Cross-border complaints are complaints about advertisements originating in media or from advertisers based in another country to that of the complainant.
EASA's cross-border complaints system has been in operation since 1992 and was set up in response to the forthcoming Single Market and the need to address problems arising from advertising circulating in one EU Member State but carried in media originating in another.
An example would be a consumer in Hungary complaining about an online advert which was published on a website by an Irish company. The EASA CBC system provides a complainant with the same redress available to consumers in the country of origin of the media in which the advertisement appears.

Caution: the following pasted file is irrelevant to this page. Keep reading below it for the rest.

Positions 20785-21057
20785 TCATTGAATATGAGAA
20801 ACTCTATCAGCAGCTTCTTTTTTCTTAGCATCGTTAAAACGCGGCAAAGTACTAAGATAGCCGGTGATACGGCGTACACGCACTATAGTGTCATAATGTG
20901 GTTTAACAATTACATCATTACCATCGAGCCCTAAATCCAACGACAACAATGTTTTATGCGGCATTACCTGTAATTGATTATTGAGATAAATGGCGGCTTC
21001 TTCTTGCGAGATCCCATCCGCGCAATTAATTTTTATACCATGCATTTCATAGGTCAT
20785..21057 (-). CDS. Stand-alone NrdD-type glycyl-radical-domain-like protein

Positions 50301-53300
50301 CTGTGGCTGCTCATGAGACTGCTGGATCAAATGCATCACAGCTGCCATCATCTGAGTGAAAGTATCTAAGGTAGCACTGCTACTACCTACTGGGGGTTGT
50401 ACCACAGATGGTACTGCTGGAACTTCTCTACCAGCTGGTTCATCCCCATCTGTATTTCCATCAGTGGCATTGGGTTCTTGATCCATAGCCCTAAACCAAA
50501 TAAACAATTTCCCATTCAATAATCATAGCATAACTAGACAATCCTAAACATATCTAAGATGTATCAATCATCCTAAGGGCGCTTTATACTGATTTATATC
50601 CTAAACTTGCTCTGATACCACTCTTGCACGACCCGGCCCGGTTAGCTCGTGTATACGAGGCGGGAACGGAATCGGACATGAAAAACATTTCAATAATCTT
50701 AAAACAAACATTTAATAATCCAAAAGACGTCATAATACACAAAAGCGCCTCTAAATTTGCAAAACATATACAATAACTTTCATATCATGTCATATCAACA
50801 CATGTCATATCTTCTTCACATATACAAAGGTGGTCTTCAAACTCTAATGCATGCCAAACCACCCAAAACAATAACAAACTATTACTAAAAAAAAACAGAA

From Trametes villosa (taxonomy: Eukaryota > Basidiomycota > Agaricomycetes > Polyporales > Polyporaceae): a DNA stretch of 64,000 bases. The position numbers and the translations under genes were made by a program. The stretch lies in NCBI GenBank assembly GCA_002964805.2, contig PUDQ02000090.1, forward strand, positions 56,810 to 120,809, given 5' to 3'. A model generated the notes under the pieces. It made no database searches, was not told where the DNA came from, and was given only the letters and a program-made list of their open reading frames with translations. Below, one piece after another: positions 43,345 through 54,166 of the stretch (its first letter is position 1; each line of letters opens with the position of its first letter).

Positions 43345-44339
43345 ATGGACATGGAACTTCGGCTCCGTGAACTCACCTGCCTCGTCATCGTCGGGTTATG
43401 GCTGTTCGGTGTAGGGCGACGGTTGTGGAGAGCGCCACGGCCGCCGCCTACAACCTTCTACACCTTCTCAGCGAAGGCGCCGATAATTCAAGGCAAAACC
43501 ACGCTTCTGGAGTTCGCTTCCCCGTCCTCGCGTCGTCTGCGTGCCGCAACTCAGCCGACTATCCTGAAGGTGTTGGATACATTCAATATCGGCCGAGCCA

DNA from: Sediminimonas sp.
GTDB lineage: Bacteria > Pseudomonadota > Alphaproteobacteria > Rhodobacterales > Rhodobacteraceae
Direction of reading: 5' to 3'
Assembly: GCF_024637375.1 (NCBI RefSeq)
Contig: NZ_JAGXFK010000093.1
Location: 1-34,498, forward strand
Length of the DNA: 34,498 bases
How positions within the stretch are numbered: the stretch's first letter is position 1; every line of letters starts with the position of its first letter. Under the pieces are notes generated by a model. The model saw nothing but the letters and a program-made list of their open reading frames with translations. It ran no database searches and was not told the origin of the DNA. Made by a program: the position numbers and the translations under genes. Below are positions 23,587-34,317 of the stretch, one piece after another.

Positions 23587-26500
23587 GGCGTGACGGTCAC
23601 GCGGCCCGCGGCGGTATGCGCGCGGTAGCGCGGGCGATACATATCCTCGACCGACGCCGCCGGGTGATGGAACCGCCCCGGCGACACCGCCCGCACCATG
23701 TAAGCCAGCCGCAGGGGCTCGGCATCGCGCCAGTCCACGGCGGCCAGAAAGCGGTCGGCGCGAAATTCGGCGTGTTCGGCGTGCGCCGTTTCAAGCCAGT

The 'country of origin' principle, a concept enshrined in EU law to facilitate the growth of the Single Market, is at the basis of EASA system. Following the ‘country of origin’ principle, an advertisement must comply with the rules of the country where the media that published it is based. There are some exceptions to this principle: in case of direct marketing (postal and telephone marketing), digital marketing communications and online behavioural advertising, the advertisement must follow the rules of the country where the advertiser is based.
Closed cross-border complaints are reported quarterly and annually in CBC reports and annual statistical overviews that can be found here.